My soul remains the same. My body has matured but my mind has changed a lot, and keeps on changing. In the beginning, it was dark and quiet. I didn’t know how or what to think. Confused, I listened and learned what not to say.
My parents were no help. They were too lost to give directions. I decided, early on, whatever the benefits, alcohol makes you stupid. I don’t drink (but I understand addiction).
My mind had one mission; to protect me. It was good at its job, devoted, yet capable of terrorism. When your own mind turns against you, it’s a war that you can’t win. You need reinforcements, reality checkers, calming agents, a heavy dose of Light. You need to be able to take in Beauty. Especially your own. Yet you can’t see it, and there’s the rub. You won’t believe the ones that do (you want to). And so you’re trapped in your own trap, waiting for the frightened you to free yourself. Paralyzed, you know you hold the key yet cannot use it on your own behalf, which makes the prison worse.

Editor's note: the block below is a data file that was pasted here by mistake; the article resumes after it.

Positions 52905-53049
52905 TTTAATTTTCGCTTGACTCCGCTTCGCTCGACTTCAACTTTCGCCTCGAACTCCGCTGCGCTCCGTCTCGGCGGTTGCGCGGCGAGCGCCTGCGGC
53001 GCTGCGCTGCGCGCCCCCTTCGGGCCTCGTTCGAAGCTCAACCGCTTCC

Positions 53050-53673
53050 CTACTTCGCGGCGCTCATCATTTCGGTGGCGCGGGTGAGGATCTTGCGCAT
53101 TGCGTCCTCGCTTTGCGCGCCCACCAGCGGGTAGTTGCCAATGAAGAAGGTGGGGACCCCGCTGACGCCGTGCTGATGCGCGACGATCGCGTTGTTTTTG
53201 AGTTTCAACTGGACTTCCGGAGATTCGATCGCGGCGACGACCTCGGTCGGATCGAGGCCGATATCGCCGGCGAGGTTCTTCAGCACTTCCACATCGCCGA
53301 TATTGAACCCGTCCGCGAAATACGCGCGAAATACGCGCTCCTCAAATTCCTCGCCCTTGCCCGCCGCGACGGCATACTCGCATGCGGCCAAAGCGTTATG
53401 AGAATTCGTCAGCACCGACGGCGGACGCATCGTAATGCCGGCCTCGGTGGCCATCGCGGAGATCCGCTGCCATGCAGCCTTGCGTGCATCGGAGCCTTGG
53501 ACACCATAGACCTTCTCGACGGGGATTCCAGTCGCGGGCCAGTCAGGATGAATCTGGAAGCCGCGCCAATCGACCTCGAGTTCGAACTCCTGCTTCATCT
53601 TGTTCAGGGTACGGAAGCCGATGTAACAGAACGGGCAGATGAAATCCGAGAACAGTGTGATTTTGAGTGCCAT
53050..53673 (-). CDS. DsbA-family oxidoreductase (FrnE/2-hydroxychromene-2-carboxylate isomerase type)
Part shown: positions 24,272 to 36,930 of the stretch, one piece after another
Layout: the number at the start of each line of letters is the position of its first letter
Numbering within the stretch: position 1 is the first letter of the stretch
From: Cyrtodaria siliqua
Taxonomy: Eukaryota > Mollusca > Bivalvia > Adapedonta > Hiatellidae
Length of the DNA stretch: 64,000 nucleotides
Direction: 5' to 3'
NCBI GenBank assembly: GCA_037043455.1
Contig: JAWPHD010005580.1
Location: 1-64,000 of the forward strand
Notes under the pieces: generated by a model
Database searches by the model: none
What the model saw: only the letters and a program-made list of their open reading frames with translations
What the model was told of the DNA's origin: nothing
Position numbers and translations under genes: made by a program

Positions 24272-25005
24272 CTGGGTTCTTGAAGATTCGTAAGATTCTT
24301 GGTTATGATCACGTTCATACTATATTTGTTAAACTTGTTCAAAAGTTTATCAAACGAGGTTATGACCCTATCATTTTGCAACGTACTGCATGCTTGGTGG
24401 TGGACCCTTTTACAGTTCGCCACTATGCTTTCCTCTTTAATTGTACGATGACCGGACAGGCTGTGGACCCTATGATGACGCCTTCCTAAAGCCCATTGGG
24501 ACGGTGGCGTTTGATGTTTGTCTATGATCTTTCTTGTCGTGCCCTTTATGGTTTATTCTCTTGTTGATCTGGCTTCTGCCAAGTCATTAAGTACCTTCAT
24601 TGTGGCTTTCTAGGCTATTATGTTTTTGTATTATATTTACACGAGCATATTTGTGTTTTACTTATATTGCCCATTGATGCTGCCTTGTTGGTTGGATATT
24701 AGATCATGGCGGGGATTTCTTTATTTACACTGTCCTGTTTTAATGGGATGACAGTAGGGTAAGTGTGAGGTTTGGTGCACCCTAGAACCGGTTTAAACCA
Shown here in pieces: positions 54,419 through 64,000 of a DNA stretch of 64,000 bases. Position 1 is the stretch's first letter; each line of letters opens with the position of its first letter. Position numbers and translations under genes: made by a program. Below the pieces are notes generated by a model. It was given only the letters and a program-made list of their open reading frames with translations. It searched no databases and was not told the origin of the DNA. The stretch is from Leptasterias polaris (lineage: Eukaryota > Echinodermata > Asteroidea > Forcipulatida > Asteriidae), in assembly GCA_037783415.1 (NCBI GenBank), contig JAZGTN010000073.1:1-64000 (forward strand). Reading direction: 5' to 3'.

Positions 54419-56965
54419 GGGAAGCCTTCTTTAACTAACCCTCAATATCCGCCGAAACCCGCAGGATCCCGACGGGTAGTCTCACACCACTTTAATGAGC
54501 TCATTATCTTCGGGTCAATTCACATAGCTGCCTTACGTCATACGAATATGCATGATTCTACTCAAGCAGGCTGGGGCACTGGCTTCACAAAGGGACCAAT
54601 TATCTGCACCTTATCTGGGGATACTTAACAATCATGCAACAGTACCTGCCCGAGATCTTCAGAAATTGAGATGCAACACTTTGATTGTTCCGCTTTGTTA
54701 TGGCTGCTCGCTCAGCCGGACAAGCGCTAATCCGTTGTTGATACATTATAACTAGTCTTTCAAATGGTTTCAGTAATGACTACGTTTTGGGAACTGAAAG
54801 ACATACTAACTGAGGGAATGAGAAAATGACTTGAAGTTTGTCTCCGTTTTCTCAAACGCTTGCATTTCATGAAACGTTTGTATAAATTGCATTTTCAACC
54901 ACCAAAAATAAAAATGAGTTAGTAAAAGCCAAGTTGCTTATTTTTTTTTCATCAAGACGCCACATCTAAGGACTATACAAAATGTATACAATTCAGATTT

The mind is clever. Cunning. Thinks it can think its way out of any situation and it can, indeed, except when it’s distorted. Then it runs in circles of no escape, a hamster in a cage until, exhausted, it gives in, gives up, admits it’s powerless to change. Grows dark and quiet.
My mind is a place I enjoy spending time now. I no longer let it bully me, won’t entertain or tolerate anything but truth. Amorphous irrationality will have to come back later, when thoughts are better sorted out, and feelings aren’t accusatory.
It’s taken many years to trust the workings of my mind ~ all the work, worth it. The struggle is real. Invisible to most, but I can tell when someone’s engaged in a civil war. The battle plays out on every field and the casualties are the ones you love the most.
The mind wants to be your ally. It turns on you because you’ve given it all your power and it uses that to frighten you. No one should live that way. Tell someone you trust you need help. It’s not a moral issue. No one is a brilliant philosopher in the midst of their own mayhem. It takes a wise and trusted listener to help lay out the tangled threads, and make sense of it all. And once someone does that with you, you can do it for someone else. Imagine a world where we can say, without shame, “I feel lost and alone. Can you help me?”